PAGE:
On a summer day in 1971, Sally and Cliff are having lunch at the Terrace Plaza, a downtown Cincinnati restaurant up high enough to overlook the city, if it had windows. What the TP did have was a Calder mobile hanging in the lobby.
“So why won’t the family accept Lewis?”
Cliff smiles, sips his wine, and says, “I guess I have no choice but--”
“No, Dad, you don’t.” Sally is determined. “I‘ve been waiting for months."
“Well, things were going well with the family until one night six or seven years ago when Lew came down from New York and introduced his lover.”
“Really? What was wrong with her?”
“She was a he.”
Before Cliff can speak, Sally continues. “I guess that would be a shock for those macho brothers of yours. How did you react?”
“I didn’t know about it until Lew called me later.”
“So what did you say? I hope you said what I think you’d say.”
“Not exactly,” Cliff says with a chuckle. “I said--well that’s show business.”
“That was not very kind.”
“No, I guess not, but I wanted Lew to know that I didn’t see the problem. I then said if he was happy about the situation--and I hoped he was--so was I.”
“What did Lewis say?”
“Gay or not, you take love where you find it.“
“I guess that’s true ,” says Sally.
"And then,” Cliff pauses to sip his wine, “Lew said he found the love he was looking for in Phil, a young director he met last year. They live in the Village. Lew said they‘re happy.”
“Me too. Lew deserves to be happy.”
“Will he ever return to Watertown?”
Cliff shakes his head slowly and says, “No.”
“Is that good or bad?”
“It‘s just the way it is,” says Cliff.
“I guess I understand,” says Sally.
“Lew has no more interest in Watertown than I do. Now that he’s a big-time actor he’s too sophisticated for the old town, and I’m…”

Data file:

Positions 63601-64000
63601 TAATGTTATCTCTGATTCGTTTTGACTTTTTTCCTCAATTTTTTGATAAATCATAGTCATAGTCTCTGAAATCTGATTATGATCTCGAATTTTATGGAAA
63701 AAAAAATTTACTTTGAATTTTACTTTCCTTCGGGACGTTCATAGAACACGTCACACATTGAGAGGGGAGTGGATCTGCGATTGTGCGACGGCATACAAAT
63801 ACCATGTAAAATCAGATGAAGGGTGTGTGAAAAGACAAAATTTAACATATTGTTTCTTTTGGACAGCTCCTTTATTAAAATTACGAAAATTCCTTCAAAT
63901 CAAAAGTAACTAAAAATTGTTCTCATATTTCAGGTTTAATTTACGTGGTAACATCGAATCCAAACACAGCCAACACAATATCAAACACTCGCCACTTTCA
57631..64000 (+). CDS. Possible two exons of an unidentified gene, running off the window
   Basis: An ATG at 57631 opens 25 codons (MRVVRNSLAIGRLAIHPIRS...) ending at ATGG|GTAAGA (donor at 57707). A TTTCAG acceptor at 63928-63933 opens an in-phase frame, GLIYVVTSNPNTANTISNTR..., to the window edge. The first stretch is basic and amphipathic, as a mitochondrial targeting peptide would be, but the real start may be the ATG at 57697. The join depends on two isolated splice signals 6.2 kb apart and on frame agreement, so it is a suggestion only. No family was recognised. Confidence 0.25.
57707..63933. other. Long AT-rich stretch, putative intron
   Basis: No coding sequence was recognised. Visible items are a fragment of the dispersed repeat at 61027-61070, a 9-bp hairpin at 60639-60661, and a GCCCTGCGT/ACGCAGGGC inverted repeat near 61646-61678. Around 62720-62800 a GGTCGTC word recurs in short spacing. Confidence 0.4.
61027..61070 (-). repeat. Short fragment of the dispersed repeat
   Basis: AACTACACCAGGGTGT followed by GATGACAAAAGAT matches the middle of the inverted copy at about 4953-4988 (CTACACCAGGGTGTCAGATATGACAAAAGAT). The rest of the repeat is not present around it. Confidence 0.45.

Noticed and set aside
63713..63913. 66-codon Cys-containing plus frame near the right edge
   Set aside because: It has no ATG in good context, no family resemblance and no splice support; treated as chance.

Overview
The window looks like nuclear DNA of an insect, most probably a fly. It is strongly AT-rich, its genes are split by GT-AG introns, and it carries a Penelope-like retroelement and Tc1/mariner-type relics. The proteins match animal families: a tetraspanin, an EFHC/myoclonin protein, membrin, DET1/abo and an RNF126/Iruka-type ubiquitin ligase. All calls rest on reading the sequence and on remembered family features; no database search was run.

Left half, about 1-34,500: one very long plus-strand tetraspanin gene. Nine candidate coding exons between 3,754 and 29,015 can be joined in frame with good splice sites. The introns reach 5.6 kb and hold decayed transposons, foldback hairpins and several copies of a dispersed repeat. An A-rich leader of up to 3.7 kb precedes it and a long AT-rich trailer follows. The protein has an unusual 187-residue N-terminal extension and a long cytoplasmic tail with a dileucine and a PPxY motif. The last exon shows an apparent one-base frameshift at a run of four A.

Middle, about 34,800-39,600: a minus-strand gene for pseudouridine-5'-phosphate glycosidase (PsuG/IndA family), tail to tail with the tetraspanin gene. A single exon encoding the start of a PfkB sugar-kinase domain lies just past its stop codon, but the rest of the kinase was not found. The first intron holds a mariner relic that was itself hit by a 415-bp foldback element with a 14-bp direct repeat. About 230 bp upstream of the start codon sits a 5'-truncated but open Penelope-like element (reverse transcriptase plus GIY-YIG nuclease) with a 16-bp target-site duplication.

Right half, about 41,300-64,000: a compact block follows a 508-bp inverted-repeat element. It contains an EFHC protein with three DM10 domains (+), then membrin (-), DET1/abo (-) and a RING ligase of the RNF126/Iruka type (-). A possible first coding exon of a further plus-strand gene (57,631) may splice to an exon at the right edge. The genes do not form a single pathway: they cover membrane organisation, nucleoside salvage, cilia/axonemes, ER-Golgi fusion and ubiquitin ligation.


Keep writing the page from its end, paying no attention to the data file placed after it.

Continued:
“You’re what, Dad?”
“I’m too angry to go back. I was damn glad to get away.”
“So will I ever see Lewis--Uncle Lewis--again?”
“Yes, whenever you decide to visit New York. And when you do, I think you should just call him Lewis. Forget the Uncle.”
“Maybe we could go to New York together.”
“I’d like that.”
“As soon as you finish your book.”
“You mean, as soon as we finish the book. I’m not doing the damn thing alone. I mean, My Sweet, the book is your idea.”
“Ok, Dad. You write and I’ll type.”
“That’s a big waste of a college education, isn’t it?”
“Speaking of college, I’m thinking of transferring. I’d like to get far away from Watertown, too.”
“All right. Where do you want to transfer?”
“To any big school that will take me. Like Princeton. If it was good enough for Fitzgerald and Einstein, it’s good enough for me. And then you and mom wouldn’t have to go to Watertown to see me.”
Cliff smiles. He still finds it hard to believe that this lovely twenty-year-old girl--woman--is his daughter. “Sounds like a good plan," he says. "Why don't you check it out?"
“Thanks, Dad, I will."
“I know you’re smart enough for Princeton. How are the grades?”
“Good. Just what you’d expect of Cliff Walker’s daughter.”
“I think the credit should go to your mother. She’s the smart one.”
“I guess so, Dad. She married you.”
“No, Sally. The smart thing she did was leave me.”
“Maybe we can change that.”
“Maybe,” says Cliff.
“Oh, I forgot to ask. Can we afford Princeton?”
Cliff laughs and finishes his glass of wine. “Let’s go look at the Calder,” he says. “It’s that red thing hanging in the lobby.”
“It’s an apple.”
“Yeah,” says Cliff, “that one.”
“Thanks for telling me about Lewis. I hope to meet Phil, and…do you think he’ll like me?”
Cliff kisses his daughter and leads her to the Calder.